Bestselling travel writer Bill Bryson (“A Walk in the Woods”) is now traveling through time, taking us back to the rollicking, epochal summer of 1927. It’s a journey filled with larger-than-life characters, from Yankee slugger Babe Ruth to aviator Charles Lindbergh, to “It” girl Clara Bow. Per usual, Bryson writes prose as lucid as a pane of glass and often aims for (quite successfully) readers’ funnybones with colorful and humorous stories.
For instance, Bow, in addition to being the most celebrated Hollywood icon of her era, was also famously promiscuous, Bryson notes. She had a slew of boyfriends, many of them at the same time. Bryson tells of one boyfriend who arrived at her house only to realize that another man was hiding in the bathroom. The aggrieved boyfriend, Bryson tells us, demanded that the hidden man “come on out so I can knock your teeth out!” When the bathroom door opened, heavyweight champion Jack Dempsey sheepishly appeared. The aggrieved boyfriend wisely kept his fists to himself, and the hulking Dempsey departed in shame-faced silence.
Bryson weaves together numerous narrative strains, following them chronologically through the summer. He offers us descriptions of Lindbergh’s legendary 1927 flight across the Atlantic, an event that brought the perennially introverted Lindbergh worldwide fame he never enjoyed. President Calvin Coolidge, famously taciturn (“Silent Cal” was his nickname), appears often in the book, presiding quietly over a nation steeped in prosperity and “Roaring ’20s” optimism. As Bryson describes it, Coolidge didn’t need to do anything except keep out of the way, and he did so with gusto.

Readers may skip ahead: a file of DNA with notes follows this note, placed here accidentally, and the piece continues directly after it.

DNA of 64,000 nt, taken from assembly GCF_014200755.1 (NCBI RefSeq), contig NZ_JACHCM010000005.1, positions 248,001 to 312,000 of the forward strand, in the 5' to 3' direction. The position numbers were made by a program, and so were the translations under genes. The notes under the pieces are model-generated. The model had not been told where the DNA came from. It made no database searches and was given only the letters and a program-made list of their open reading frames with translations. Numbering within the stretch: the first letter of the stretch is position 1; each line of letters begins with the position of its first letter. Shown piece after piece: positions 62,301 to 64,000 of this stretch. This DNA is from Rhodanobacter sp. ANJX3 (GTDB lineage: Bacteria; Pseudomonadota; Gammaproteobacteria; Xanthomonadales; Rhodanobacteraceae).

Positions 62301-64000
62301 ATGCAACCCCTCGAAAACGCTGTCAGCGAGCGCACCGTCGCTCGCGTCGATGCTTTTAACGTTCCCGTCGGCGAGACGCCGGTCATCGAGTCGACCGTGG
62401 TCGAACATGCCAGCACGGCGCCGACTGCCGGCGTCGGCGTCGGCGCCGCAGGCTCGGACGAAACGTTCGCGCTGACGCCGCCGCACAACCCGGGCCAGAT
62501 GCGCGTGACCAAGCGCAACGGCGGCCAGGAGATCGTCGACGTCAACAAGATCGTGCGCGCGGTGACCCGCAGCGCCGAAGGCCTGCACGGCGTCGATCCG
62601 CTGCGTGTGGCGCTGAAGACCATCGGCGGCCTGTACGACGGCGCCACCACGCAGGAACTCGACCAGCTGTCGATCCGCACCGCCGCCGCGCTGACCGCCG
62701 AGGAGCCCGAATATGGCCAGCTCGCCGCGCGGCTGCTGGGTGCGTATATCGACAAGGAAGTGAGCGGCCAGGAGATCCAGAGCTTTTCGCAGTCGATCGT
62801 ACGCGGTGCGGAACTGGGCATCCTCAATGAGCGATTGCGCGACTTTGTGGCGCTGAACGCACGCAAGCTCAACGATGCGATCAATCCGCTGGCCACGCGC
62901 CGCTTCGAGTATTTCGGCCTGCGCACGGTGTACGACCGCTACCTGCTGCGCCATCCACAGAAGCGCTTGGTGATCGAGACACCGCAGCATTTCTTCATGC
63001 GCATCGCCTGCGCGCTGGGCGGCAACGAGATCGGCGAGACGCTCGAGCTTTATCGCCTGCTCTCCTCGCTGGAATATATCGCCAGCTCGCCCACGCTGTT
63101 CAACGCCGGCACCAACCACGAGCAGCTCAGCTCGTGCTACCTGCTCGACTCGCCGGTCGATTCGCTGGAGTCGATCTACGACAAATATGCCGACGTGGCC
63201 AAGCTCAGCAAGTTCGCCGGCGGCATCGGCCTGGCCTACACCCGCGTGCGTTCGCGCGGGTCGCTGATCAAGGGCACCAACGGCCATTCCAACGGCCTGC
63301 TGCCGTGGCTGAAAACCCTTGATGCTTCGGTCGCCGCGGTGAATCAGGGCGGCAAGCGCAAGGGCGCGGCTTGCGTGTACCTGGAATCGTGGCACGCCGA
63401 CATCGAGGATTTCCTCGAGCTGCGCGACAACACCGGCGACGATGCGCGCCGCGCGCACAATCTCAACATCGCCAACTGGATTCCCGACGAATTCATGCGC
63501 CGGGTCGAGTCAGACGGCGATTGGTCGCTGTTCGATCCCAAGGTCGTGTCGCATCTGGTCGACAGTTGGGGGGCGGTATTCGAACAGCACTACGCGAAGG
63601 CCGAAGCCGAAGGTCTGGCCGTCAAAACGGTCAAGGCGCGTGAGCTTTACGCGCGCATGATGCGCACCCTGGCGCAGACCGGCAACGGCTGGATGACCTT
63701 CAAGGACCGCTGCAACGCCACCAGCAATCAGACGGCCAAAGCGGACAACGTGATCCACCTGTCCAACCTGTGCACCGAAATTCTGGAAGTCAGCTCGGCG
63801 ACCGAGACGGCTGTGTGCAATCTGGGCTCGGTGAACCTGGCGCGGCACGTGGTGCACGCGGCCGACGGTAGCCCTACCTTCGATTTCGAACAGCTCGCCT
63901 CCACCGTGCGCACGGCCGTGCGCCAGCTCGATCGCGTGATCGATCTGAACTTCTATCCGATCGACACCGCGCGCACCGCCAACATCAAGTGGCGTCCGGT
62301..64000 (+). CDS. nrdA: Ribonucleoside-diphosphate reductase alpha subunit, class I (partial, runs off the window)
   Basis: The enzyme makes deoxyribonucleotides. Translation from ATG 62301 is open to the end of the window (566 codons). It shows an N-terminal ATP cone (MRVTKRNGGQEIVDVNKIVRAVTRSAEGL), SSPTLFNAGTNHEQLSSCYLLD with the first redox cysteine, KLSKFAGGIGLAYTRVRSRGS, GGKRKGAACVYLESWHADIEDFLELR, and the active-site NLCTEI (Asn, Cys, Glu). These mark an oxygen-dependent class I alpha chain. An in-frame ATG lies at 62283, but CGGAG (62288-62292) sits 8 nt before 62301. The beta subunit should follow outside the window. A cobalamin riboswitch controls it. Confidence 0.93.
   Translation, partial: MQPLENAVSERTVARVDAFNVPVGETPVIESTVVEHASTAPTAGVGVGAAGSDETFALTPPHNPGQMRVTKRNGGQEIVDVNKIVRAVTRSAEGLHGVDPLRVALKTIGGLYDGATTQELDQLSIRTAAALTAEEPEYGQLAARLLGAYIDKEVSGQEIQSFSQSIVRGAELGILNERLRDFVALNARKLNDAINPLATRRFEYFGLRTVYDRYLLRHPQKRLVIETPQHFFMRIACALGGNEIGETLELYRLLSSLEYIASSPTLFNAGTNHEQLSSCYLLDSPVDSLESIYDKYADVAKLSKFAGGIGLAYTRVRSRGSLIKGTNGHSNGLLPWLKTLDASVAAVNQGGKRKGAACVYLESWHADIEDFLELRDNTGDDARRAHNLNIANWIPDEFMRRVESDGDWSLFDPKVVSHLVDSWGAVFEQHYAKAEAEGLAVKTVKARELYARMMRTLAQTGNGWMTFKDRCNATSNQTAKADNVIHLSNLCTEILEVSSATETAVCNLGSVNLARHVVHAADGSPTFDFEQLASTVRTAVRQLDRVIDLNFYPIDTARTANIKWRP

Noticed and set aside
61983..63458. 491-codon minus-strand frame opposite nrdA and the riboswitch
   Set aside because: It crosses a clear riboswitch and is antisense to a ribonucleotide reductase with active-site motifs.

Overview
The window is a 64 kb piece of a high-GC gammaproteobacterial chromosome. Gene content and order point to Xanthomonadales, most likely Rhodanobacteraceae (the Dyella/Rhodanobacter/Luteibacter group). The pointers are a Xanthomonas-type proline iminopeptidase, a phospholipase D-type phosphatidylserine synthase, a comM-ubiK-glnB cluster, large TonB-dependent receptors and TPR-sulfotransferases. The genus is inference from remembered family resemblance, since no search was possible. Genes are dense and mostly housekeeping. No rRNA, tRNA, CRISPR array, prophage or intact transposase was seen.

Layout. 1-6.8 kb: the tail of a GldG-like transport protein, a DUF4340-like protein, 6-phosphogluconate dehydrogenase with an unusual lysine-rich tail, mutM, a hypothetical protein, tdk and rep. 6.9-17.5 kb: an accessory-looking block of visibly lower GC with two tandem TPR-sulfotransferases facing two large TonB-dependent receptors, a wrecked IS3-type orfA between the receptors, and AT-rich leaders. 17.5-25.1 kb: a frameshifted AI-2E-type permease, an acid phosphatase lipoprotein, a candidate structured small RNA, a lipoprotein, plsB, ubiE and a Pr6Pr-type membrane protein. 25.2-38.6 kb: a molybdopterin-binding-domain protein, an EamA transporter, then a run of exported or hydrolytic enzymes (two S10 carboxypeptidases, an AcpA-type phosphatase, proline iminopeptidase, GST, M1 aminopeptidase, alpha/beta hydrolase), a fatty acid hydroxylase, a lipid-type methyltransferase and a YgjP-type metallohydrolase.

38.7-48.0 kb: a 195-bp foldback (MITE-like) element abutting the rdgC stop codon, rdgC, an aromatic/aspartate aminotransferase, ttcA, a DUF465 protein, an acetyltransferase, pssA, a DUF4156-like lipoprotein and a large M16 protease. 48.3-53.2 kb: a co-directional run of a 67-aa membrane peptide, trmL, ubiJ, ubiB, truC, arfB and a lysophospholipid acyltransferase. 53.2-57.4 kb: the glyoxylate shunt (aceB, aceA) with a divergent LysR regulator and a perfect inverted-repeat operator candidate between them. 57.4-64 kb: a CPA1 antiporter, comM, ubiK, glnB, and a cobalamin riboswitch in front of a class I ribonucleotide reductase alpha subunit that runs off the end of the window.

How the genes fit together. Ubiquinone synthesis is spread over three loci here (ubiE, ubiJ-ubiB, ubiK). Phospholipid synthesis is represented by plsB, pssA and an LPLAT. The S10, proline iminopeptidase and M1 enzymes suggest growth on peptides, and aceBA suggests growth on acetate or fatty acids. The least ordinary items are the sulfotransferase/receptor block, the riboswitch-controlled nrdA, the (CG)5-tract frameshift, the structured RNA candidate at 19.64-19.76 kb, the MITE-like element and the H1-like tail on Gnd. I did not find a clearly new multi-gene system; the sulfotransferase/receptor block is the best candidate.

There’s plenty of pop culture here, too — not just Hollywood stars, but also tabloid journalism, flappers, speakeasies supplied by the likes of Al Capone, the rise of radio, evangelical preachers like Billy Sunday and sensational murder trials. For instance, Bryson describes the massive national attention given to the Ruth Snyder murder trial. Snyder, along with her boyfriend, was convicted of murdering her much older husband. In an age of competing tabloids, every angle of the sensational murder was covered for months — the case even provides the plot for noir detective novels like “The Postman Always Rings Twice” and “Double Indemnity.”
The 1920s tabloids were so ethically challenged, Bryson tells us, that they’d simply make up stories if necessary. “When [Hollywood star] Rudolf Valentino died in 1926,” Bryson notes, one tabloid “produced a series of articles by him from beyond the grave.” What comes across clearest in Bryson’s lucid, lighthearted narrative is the pure energy and crazed optimism of the era. Sure, the rollicking party would end, but it was fun while it lasted — as is Bryson’s “One Summer.”
Chuck Leddy is a book critic in Boston and a member of the National Book Critics Circle.